What Food To Eat To Lower Cholesterol
People hear a lot about cholesterol, but many don’t know exactly what cholesterol is. Cholesterol is a waxy substance naturally found in the body that actually has some useful properties. For example, it helps your body make necessary hormones and digest fatty foods. Unfortunately, cholesterol may build up inside of the arteries due to certain health conditions such as obesity, poor diet, lack of exercise, aging or a family history of high cholesterol. Over time, high cholesterol levels can lead to more serious health problems, such as heart disease or heart attack.
If you have high cholesterol, it’s important to make sure that you get the proper foods in your diet to help lower those cholesterol levels. In this guide, we’ll cover the foods you should eat and those you should avoid, as well as information about how to check your cholesterol levels.
Healthy Foods To Eat To Lower Cholesterol
People who have high cholesterol levels often need to make serious changes to their diet. To begin with, it’s important to start checking food labels and nutritional content information as often as possible. Look for low cholesterol, low saturated fat and low trans fat labels if you want to avoid food with high cholesterol content. This information is easy to find on the back of most food labels, so although grocery shopping may take a little longer at first, you’ll soon figure out which foods are healthy and which to avoid.
More specifically, there are some foods that are always good for the diet of a person with high cholesterol. Fish, whole grains, oat bran, oatmeal, blueberries, avocados, olives, olive oil, flaxseed oil and yogurt with live active cultures are all good options if you want to keep your cholesterol levels down. It’s also helpful to look for foods that have been fortified with plant sterols or stanols, as these too may help combat cholesterol build up.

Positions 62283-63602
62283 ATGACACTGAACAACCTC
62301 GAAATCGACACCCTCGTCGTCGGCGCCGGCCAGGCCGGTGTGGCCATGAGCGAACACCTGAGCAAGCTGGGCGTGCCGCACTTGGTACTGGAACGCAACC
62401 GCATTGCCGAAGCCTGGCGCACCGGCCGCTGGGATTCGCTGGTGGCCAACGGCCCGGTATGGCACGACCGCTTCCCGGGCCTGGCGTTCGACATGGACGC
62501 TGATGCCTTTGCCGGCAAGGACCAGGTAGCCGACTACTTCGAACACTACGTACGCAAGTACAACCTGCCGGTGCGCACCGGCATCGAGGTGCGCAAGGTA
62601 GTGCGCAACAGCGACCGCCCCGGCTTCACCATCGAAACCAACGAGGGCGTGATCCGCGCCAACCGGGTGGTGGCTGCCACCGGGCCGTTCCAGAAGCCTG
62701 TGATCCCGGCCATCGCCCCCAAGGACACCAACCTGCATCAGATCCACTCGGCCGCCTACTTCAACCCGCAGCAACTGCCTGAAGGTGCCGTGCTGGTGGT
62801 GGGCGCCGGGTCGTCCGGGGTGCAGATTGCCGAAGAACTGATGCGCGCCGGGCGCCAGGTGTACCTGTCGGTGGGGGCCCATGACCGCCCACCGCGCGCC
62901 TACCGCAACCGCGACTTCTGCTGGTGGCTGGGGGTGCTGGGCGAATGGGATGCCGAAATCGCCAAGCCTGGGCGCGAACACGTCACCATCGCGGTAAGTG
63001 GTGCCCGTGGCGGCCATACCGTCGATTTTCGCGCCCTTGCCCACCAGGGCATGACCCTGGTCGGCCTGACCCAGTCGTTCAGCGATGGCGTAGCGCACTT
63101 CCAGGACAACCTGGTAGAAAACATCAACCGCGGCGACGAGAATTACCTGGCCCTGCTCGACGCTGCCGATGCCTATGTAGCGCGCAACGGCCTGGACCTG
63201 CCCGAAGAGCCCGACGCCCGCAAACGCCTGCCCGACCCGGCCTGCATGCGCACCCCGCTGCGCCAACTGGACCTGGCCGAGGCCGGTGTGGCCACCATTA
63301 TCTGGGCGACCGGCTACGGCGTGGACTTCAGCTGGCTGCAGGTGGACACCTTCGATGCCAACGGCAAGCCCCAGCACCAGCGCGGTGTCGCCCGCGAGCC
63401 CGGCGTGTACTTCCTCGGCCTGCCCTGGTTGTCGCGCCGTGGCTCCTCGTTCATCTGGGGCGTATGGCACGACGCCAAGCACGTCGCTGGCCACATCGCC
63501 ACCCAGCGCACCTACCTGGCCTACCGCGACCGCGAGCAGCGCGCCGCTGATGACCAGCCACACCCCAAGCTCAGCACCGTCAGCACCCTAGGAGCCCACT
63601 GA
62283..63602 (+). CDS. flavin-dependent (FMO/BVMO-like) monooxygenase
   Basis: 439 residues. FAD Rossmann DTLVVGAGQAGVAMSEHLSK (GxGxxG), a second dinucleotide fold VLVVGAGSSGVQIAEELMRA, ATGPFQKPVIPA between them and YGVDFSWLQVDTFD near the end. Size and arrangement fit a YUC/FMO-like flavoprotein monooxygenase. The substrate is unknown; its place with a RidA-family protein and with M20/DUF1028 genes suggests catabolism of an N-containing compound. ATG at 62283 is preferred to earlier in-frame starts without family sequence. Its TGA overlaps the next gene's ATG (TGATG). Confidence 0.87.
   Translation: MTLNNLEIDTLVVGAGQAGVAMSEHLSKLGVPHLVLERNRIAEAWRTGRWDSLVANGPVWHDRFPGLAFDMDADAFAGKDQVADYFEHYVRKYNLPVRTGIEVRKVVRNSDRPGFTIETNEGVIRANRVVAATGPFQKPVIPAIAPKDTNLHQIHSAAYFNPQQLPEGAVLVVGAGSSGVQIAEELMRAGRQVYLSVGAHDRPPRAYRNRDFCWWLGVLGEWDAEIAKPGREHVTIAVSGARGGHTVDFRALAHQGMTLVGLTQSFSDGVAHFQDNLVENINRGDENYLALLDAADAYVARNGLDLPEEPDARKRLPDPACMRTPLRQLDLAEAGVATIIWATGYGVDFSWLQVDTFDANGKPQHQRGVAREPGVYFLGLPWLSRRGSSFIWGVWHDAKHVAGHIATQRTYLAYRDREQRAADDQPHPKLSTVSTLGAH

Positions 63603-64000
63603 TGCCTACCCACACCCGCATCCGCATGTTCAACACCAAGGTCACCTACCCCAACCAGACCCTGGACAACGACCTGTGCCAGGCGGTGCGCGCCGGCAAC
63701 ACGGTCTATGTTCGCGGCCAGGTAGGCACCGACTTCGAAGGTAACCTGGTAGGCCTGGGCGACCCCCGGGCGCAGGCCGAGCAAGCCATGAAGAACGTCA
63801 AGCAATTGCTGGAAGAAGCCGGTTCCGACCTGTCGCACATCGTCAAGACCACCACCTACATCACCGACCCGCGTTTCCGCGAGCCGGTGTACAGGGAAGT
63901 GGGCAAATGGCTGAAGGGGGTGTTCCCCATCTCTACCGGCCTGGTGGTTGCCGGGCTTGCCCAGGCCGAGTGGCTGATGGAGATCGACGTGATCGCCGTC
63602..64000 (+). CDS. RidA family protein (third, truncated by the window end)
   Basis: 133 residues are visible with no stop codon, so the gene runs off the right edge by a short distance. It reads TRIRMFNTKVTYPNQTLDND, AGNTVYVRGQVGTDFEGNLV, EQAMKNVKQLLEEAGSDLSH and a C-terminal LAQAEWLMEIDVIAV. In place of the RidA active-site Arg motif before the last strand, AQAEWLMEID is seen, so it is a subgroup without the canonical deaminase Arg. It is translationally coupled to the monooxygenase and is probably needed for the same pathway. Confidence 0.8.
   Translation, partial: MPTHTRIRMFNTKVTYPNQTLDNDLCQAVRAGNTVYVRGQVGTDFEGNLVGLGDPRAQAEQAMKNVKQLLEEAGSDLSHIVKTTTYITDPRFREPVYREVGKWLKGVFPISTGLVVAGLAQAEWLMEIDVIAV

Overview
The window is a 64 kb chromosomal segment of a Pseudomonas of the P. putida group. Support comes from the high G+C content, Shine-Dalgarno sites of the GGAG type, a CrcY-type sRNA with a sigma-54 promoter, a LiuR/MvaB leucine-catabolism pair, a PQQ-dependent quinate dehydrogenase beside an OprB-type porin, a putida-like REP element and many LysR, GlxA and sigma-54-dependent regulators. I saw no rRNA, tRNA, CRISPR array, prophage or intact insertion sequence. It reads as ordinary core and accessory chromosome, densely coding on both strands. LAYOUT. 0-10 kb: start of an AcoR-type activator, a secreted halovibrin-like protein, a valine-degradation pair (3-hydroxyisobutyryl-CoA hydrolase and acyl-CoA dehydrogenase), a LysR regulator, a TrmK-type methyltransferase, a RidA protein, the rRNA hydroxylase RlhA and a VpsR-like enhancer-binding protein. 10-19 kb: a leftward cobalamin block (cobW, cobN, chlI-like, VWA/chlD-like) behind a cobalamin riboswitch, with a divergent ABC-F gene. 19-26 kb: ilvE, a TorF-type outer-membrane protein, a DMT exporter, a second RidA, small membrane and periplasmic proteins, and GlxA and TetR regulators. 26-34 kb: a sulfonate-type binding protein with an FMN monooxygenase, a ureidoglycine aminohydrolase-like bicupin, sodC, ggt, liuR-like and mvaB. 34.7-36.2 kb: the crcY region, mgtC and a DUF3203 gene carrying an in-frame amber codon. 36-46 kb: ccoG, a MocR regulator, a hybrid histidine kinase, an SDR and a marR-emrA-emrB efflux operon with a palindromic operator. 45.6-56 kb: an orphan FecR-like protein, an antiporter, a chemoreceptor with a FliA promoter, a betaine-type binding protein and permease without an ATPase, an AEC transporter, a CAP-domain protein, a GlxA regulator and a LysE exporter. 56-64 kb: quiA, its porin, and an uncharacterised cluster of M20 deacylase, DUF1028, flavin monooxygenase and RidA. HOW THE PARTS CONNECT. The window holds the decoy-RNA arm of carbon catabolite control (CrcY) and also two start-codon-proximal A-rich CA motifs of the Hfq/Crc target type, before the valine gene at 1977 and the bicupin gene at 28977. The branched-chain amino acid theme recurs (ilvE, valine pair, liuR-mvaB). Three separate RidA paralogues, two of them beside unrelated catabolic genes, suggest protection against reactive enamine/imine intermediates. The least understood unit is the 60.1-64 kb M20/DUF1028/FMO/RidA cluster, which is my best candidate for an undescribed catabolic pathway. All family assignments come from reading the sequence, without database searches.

Many nuts, including walnuts, pistachios and almonds, have also been touted as great cholesterol-reducing foods. Grape, cranberry and pomegranate juices are also good for lowering cholesterol – just make sure they are the 100 percent juice variety.
When looking for adequate protein sources, stick to fish, poultry (specifically white meat without the skin) and lean cuts of meat. Vegetarian alternatives include soy beans and soy products, nuts and whole grains.
Here’s a quick review of foods to eat to lower cholesterol:
- Whole grains
- Oat bran
- Black beans
- Yogurt with live active cultures
- 100 percent grape juice
- 100 percent cranberry juice
- 100 percent pomegranate Juice
Foods To Avoid
As mentioned before, it’s important to steer clear of foods with high cholesterol, saturated fat and trans fat levels if you want to lower your cholesterol. The most common examples of these foods include butter, fatty meats and ice cream. Be especially wary of fast food meals, as these are often very high in cholesterol. Cheese, whole milk, egg yolks, cookies, pastries, muffins, lobster, liver, chicken skin and most fried foods are all high in cholesterol as well.
Keep in mind that, in many cases, substitutions can help reduce the cholesterol content in a meal. For example, using one percent milk, evaporated milk and low-fat cheese instead of whole milk, butter and regular cheese for a macaroni and cheese dish can cut the cholesterol of your recipe in half.
Here’s a quick overview of foods to avoid if you have high cholesterol:
- Fatty meats
- Ice Cream
- Most fast food meals
- Whole milk
- Egg yolks
- Chicken skin
- Fried foods
Getting Tested For Cholesterol
Regardless of whether you have high cholesterol, you should have your cholesterol checked once every five years. However, those who do have higher cholesterol may need to have their levels checked more often. The same is true for individuals who have certain risk factors for heart disease such as smoking, diabetes, high blood pressure, obesity or a family history of heart disease.
If you haven’t had your cholesterol checked for some time, be sure to ask your doctor for a blood test called a lipid profile. This is a simple blood sample taken from the finger or arm to determine your cholesterol levels.